Suppose we want to re-convert a statement of form:
##\forall x \in \mathbb{R} \, [\, P(x) ]##
to sets only. I think we would go like:
##\forall x [ x \in \mathbb{R} \rightarrow P(x) ]##

=============================================

It seems that such translations (like above) would be good when we are dealing with "collections" which are sets. However, it seems, I think, that in general math one has to deal with "collections" which are not sets [collections too big to be sets]. So consider such a collection ##G##. We might write:
##\forall x \in G \, [ \, P(x) ]##

But since the "collection" of objects ##G## is not a set, the primitive translation can't be like the above case for ##\mathbb{R}##. Here is how I "think" we might proceed. Make a formula like ##Q(x)## [one free variable] such that ##Q(a)## is true iff the set ##a## is in collection ##G##.
Then write:
##\forall x [x \in G \rightarrow P(x) ]##
##\forall x [ Q(x) \rightarrow P(x) ]##

(The ##x \in G## above is meant to be informal)

=============================================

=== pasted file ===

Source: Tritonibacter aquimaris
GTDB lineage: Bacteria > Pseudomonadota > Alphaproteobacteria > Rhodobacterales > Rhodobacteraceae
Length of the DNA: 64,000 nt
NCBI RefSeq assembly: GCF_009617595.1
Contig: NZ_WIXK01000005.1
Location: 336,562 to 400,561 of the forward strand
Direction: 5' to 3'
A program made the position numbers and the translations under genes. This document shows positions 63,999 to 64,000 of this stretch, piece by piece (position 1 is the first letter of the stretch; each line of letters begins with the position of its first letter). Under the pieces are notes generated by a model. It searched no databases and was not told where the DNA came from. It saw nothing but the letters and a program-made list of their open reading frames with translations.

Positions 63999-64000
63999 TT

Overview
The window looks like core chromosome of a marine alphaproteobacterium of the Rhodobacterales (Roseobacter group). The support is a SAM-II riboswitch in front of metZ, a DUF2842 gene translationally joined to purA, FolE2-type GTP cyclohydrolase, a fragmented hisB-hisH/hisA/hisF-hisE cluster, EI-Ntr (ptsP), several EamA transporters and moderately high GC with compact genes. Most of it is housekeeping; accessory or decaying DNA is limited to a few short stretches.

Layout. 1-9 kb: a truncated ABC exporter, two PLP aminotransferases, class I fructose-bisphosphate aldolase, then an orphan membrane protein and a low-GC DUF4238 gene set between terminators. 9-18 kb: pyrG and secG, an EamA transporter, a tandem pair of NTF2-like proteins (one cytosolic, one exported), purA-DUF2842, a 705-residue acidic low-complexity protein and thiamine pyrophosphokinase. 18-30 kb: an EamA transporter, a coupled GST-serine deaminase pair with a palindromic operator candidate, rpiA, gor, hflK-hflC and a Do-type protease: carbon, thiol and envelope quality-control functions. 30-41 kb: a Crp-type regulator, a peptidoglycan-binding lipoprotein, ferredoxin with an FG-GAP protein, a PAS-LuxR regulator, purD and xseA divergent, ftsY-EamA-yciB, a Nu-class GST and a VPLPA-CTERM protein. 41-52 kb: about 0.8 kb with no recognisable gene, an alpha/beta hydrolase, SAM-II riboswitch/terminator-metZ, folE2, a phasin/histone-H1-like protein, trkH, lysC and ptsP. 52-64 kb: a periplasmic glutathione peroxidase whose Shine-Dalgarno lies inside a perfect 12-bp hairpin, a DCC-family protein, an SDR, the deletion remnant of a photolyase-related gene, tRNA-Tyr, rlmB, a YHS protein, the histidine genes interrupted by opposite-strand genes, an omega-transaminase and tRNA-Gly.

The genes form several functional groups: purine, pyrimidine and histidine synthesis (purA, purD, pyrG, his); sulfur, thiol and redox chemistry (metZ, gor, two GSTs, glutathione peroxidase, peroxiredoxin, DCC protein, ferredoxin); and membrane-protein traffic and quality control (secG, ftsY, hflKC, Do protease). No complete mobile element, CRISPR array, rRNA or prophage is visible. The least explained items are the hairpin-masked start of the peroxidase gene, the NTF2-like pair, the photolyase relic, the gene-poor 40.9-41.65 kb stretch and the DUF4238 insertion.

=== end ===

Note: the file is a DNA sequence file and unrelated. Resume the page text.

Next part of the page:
It feels reasonable to some extent. However, is there something else here that one needs to keep in mind? Or perhaps other typical examples or issues that occur in re-translation?

You're absolutely right. If ##G## is a definable collection--definable via a formula in set theory--then you can use that formula to express quantification over all of ##G##. Quantification over the elements of a set is just a special case.
 
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1. What is a subset?

A subset is a set that contains elements from another set. It is a smaller set that is part of a larger set.

2. What is a universal quantifier?

A universal quantifier is a logical symbol that represents the phrase "for all" or "for every". It is used to express that a statement applies to every element in a set.

3. How is a universal quantifier used in subset definitions?

A universal quantifier is used in subset definitions to specify that a condition or property applies to every element in a given set. It is often used in conjunction with the subset symbol (∈) to define a subset of a larger set.

4. Can a subset definition use multiple universal quantifiers?

Yes, a subset definition can use multiple universal quantifiers to specify conditions that apply to multiple sets or elements. For example, a subset definition may use two universal quantifiers to express that a property applies to all elements in two different sets.

5. How is a subset different from a proper subset?

A subset is a set that contains elements from another set, while a proper subset is a subset that contains at least one element that is not in the original set. In other words, a proper subset is a subset that is smaller than the original set and does not contain all of its elements.